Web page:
It’s hard to argue Vesterbro’s status as the coolest part of Copenhagen, but it wasn’t always so. By the 1990s the city was a far cry from the Nordic powerhouse it is today. Industry had moved to the ‘burbs, the middle classes had moved with it, andhings looked bleak. Especially here, as anyone who’s seen Mads Mikkelsen in Pusher can attest to. But that all changed when the city embarked on a large-scale programme of urban and cultural regeneration. Kødbyen, Vesterbro’s meatpacking district, is a symbol of those efforts, a place where abandoned butcheries and processing plants have been transformed into creative spaces, cafés and bars. Mostly. But don’t be alarmed if, on exiting the club at 5am, you encounter people in blood-splattered overalls ready for the morning shift– active processing facilities still exist in-between all the fun stuff. 

Get your Kødbyen culture fix at V1 Gallery, a small but mighty space devoted to emerging artists and hailed by The New York Times as the city’s coolest gallery. Or, check out Fotografisk Center, a space dedicated to camera-based work where you’ll find a rotation of exhibitions all year round, alongside a programme of film screenings, workshops and artist talks, and a bookstore packed with specialist literature.

Tivoli Gardens, of course, is a must. This amusement park is one of the world’s oldest – founded back in 1843 – and actually inspired Walt Disney’s first Disneyland. Jump on the famed wooden roller coaster, the Rutschebanen, which has been dipping adrenaline-seekers for more than a century; take a stroll through a fantasy Danish market town; bathe among the blooms of Parterre Gardens; or journey to the far East at the open-air Chinese theatre.

If the weather’s playing ball, take a picnic to Skydebanehaven, and bring the little ones too – there’s a toddler pool for them to splash around in, and staff who’ll arrange treasure hunts and games. A short walk away, Kihoskh is Copenhagen’s answer to the Berlin-style ‘späti’ where you can grab a beer, coffee and a niche magazine to flick through, alfresco, while you sip. In colder climes, take shelter in Absalon, a colourful church turned community house, where you can mingle with the locals over bingo and a shared meal at the daily Fællesspisning, a Danish tradition of communal eating.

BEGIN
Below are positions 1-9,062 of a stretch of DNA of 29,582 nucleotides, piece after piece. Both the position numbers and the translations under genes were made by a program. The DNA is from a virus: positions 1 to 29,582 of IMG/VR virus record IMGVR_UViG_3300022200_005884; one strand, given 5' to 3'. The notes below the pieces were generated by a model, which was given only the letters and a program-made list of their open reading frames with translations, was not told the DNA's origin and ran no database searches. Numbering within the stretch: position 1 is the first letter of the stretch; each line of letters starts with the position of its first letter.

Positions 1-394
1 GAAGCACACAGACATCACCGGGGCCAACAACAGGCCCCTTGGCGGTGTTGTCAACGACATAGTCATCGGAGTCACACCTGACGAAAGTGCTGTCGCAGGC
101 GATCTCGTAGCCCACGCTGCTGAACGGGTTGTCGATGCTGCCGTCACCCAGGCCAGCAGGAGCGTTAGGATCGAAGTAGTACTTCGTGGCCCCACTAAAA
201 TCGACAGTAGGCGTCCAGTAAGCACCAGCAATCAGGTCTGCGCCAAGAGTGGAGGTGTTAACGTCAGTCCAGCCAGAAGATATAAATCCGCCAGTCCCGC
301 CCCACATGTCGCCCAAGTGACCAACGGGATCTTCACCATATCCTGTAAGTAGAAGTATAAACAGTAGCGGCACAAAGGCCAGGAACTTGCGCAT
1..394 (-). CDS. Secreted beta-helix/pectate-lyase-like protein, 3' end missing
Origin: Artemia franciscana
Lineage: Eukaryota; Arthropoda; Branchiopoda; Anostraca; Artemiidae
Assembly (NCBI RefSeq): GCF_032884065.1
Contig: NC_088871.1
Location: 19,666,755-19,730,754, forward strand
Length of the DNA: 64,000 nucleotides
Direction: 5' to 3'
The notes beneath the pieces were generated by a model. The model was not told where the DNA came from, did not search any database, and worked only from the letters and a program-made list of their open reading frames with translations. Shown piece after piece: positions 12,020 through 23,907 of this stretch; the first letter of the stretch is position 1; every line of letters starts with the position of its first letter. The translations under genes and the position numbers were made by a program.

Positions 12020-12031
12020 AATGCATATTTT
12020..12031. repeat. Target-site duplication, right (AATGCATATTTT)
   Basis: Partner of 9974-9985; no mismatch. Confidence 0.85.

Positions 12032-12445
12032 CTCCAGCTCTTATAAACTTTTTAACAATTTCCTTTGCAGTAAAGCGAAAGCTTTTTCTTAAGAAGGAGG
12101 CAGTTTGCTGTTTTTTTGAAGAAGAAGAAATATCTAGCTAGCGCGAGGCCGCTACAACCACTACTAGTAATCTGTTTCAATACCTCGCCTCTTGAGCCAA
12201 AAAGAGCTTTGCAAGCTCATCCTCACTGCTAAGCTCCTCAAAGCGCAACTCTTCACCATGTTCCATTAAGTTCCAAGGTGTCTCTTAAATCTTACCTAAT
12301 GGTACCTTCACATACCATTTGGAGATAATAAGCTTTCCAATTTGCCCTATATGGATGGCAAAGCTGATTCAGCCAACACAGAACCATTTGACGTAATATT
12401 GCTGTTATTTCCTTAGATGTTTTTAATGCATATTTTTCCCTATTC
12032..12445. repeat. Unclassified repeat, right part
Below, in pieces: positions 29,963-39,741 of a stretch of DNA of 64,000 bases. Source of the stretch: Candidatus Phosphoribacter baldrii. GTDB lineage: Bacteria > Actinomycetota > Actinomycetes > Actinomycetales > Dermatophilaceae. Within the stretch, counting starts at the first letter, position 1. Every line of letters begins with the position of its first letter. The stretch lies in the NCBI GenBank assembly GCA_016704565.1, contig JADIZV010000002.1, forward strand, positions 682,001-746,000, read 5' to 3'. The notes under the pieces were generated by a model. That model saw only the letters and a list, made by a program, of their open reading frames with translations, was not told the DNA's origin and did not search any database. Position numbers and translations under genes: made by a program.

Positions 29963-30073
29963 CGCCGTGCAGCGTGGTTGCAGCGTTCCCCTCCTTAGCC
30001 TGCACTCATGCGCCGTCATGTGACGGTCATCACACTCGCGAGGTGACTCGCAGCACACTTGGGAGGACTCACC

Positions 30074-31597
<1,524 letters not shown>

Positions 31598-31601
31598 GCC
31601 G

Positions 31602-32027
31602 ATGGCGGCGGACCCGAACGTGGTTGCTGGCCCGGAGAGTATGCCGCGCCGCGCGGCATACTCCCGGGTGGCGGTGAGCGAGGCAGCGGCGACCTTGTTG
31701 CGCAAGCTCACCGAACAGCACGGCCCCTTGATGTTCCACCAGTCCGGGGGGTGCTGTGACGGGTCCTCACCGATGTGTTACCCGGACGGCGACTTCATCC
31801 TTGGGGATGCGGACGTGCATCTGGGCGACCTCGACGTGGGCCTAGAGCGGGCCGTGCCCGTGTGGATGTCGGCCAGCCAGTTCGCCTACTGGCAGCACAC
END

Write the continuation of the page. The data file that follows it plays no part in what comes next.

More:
Those after a magical kingdom to temporarily call home will find it at Nimb, an Arabian Nights-style stay within the walls of Tivoli Gardens. Spend a romantic stay in monochromatic suites and fall in love with their eccentric details: carved armoires, chairs upholstered in floral silk and Philippe Starck bath tubs big enough for two. The grand ballroom bar makes for a fine sipping spot, with a crackling fire and blush-hued sofas to curl up on, while the brasserie dishes out Gallic goodies morning, noon and night. But the jewel of Nimb’s Disney-esque crown is up on the rooftop, where you can finish off laps in the emerald green pool with a Champagne-fuelled sunset session.

But if you’re more Saks Potts than Goldilocks, Coco Hotel is a fashionista favourite with a Parisian edge. The heart of the hotel centres around Café Coco, a bistro-bar where you’ll find Vesterbro’s creative crowd hanging out amid a backdrop of prints and paintings, rattan cabinets and plenty of terrazzo. As you’d expect, the wine is au naturel and the soundtrack curated, with live DJs manning the decks each weekend. Rooms, though cosy, are dressed to impress, some with bright, block-colour walls and others more muted but equally chic – think wood flooring, photographic artworks and bold textiles.

Ready for your next big Nordic adventure? Say hej to our full collection of Scandinavian stays